In the second segment of CBS anchor Gayle King’s interview with the 22-year-old woman facing criminal charges of assaulting a Black teen she’d accused of stealing her phone in December, Miya Ponsetto remained dismissive of King and told the anchor she cannot be racist because she’s a woman of color.
Ponsetto was arrested last week at her home in Piru, California, in connection with a caught-on-camera December incident at a New York City hotel in which she falsely accused jazz musician Keyon Harrold’s 14-year-old son Keyon Harrold Jr. of stealing her iPhone. Ponsetto is seen on hotel surveillance footage tackling the teen and attempting to check his pockets. Harrold Jr. was never in possession of Ponsetto’s phone.
Ponsetto was arrested just hours after the interview was completed and charged with attempted robbery, attempted grand larceny, endangering the welfare of a child, and attempted assault.
In the second portion of the interview released Monday, Ponsetto continued to downplay her actions, dismissed accusations of racism, and minimized the age difference between her and teenager.
When King mentioned that Keyon Jr. has said he’s been “traumatized” by the incident, Ponsetto interjected, “I’m traumatized!”
“You’re traumatized too?” King questioned.
“Yes, and I’m sorry, I’m sorry from the bottom of my heart.” Ponsetto then seemed to question the teen’s age, saying, “He’s 14? That’s what they’re claiming. I’m 22. I lived probably just the same amount of life as him, like, honestly. I’m just as a kid at heart as he is.”
Harrold Sr. told TMZ earlier this month that his son is seeking therapy to cope with the incident. He said the teen is now questioning whether he’s good enough to own an iPhone and is showing fear of staying in hotels.
Ponsetto, who described herself as Puerto Rican, Greek and Italian, once again dismissed accusations that she racially profiled the teenager. “I wasn’t racial profiling whatsoever,” Ponsetto told King, “I’m Puerto Rican. I’m, like, a woman of color.”
“You keep saying you’re Puerto Rican. Does that mean that you can’t be racist because you’re saying you’re a woman of color. Is that what you mean?” King asked.
“Exactly,” Ponsetto responded.
In an interview with the teen’s parents that aired Monday, Harrold Sr. told King he was “happy” to see Ponsetto arrested. “That’s only the first step in a very big conversation that needs to happen here in America that has to do with racial profiling,” he added.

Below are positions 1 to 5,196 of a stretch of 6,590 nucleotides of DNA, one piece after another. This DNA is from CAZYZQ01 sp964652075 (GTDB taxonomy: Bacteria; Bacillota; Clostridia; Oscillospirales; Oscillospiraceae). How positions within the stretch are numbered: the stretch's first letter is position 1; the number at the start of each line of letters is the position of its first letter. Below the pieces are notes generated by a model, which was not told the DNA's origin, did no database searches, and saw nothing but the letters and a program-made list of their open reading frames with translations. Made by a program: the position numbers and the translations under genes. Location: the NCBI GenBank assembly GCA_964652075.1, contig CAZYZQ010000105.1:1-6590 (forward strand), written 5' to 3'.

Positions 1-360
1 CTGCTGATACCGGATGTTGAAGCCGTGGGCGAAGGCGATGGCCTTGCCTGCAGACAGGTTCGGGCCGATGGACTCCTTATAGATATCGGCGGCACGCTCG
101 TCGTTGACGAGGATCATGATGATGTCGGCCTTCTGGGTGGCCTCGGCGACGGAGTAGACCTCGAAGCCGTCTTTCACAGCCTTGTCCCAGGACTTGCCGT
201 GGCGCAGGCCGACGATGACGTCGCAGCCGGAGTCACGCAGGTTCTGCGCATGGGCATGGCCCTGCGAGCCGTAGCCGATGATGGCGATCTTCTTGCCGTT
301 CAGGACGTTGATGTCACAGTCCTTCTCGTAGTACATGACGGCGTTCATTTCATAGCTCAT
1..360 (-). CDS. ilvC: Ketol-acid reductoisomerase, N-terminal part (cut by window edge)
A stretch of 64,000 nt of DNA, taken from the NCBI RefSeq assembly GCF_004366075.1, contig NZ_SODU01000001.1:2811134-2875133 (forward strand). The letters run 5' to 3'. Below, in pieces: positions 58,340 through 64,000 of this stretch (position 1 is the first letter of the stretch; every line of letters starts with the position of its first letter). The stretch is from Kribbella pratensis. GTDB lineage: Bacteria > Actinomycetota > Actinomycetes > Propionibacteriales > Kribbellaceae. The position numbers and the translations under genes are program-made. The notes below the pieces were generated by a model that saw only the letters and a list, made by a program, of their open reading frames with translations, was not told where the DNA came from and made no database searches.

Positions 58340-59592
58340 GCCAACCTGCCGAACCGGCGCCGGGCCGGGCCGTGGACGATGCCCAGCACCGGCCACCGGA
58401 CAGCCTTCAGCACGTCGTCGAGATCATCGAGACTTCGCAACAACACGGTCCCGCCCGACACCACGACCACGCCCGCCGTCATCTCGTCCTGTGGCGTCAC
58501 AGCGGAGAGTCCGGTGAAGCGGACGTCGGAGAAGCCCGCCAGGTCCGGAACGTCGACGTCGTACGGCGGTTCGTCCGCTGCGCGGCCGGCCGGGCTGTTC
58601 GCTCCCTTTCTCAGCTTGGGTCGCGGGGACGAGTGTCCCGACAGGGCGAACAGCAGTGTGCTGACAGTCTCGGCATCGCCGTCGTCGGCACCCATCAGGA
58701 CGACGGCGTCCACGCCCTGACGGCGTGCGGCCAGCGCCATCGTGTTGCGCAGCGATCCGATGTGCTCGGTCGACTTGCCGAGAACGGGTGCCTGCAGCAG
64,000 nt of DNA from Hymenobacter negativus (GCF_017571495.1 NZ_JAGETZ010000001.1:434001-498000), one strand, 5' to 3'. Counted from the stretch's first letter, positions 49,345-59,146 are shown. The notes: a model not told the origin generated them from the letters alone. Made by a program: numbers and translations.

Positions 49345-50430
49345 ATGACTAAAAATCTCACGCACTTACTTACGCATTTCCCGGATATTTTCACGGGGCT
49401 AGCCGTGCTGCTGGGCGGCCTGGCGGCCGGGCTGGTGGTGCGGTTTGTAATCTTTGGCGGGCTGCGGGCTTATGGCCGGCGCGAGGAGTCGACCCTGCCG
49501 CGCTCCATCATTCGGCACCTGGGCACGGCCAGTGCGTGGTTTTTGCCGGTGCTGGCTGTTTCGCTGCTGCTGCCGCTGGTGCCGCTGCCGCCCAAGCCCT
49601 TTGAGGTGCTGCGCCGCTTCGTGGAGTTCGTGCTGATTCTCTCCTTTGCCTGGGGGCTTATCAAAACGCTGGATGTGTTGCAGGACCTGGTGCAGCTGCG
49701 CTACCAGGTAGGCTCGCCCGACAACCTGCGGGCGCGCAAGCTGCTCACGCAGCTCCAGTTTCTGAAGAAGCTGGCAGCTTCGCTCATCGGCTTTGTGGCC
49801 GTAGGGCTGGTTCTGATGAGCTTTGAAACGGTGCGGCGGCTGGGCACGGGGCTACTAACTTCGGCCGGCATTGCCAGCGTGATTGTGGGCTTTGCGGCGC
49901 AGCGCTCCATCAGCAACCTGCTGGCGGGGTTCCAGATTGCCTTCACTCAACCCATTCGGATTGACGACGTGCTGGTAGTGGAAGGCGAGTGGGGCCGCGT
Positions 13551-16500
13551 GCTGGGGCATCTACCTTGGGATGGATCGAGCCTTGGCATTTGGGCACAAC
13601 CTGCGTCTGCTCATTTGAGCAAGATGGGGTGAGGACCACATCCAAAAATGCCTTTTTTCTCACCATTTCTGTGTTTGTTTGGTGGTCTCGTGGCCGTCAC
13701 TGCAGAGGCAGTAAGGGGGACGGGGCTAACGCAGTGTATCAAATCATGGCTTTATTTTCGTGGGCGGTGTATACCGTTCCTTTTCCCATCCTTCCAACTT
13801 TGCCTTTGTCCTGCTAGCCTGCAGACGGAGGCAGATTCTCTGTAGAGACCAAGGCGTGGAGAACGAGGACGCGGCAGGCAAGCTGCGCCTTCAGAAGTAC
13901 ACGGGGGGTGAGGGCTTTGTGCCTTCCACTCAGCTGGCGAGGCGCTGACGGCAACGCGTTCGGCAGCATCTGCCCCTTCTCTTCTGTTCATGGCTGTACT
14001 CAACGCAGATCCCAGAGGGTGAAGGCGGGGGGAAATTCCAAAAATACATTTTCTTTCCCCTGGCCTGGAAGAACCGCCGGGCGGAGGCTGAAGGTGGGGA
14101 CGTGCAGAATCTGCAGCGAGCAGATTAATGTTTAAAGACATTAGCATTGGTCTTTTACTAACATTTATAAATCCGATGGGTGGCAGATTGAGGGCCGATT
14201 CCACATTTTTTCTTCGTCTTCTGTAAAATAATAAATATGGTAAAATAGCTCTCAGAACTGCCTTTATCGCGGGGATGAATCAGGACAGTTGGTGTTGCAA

He told King he believes Ponsetto’s apology was “as genuine as when she shushed you.” Adding, “It said a lot. I have an issue with the idea of entitlement versus character. It’s all been tragically consistent. I’ll just say that.”
The couple also were at a rally outside City Hall on Monday with civil rights attorney Ben Crump and the Rev. Al Sharpton where they set the tone for a possible boycott of the hotel.
“When Arlo SoHo hotel sided with [Ponsetto] and asked my son, a patron of the hotel, to show his phone to the manager, they violated my son’s rights,” Rodriguez said.
“This is why this is a racial issue. Because they questioned him but did not question her. They sided with her right away,” she added.
Sharpton eluded to mass protest and “checkouts” if the hotel and its parent company don’t make the family “whole” again.
“If we do not have this family made whole by what the Arlo hotel and the owners of the Arlo hotel, Quadrum, does by next week, we will begin, since we’re a national organization, to put people in front of their hotels,” Sharpton said.
“And we will start right here at the Arlo and have mass checkouts. Rather than checking in, they need to check out. Show you stand against racism by checking out,” he said.
Ponsetto’s attorney, Sharen H. Ghatan, who was present beside her throughout the interview, acknowledged that her client had gone off script.
“The bottom line is this issue is much bigger than I think Miya is appreciating, and she sees it as a very simple thing,” Ghatan said.
King said Ponsetto repeatedly interrupted Ghatan, and that the 22-year-old disregarded her attorney’s advice. “I really felt bad for the attorney,” King said, while reflecting on the interview. “I think it’s hard when you have a client that doesn’t pay attention to what you’re saying.”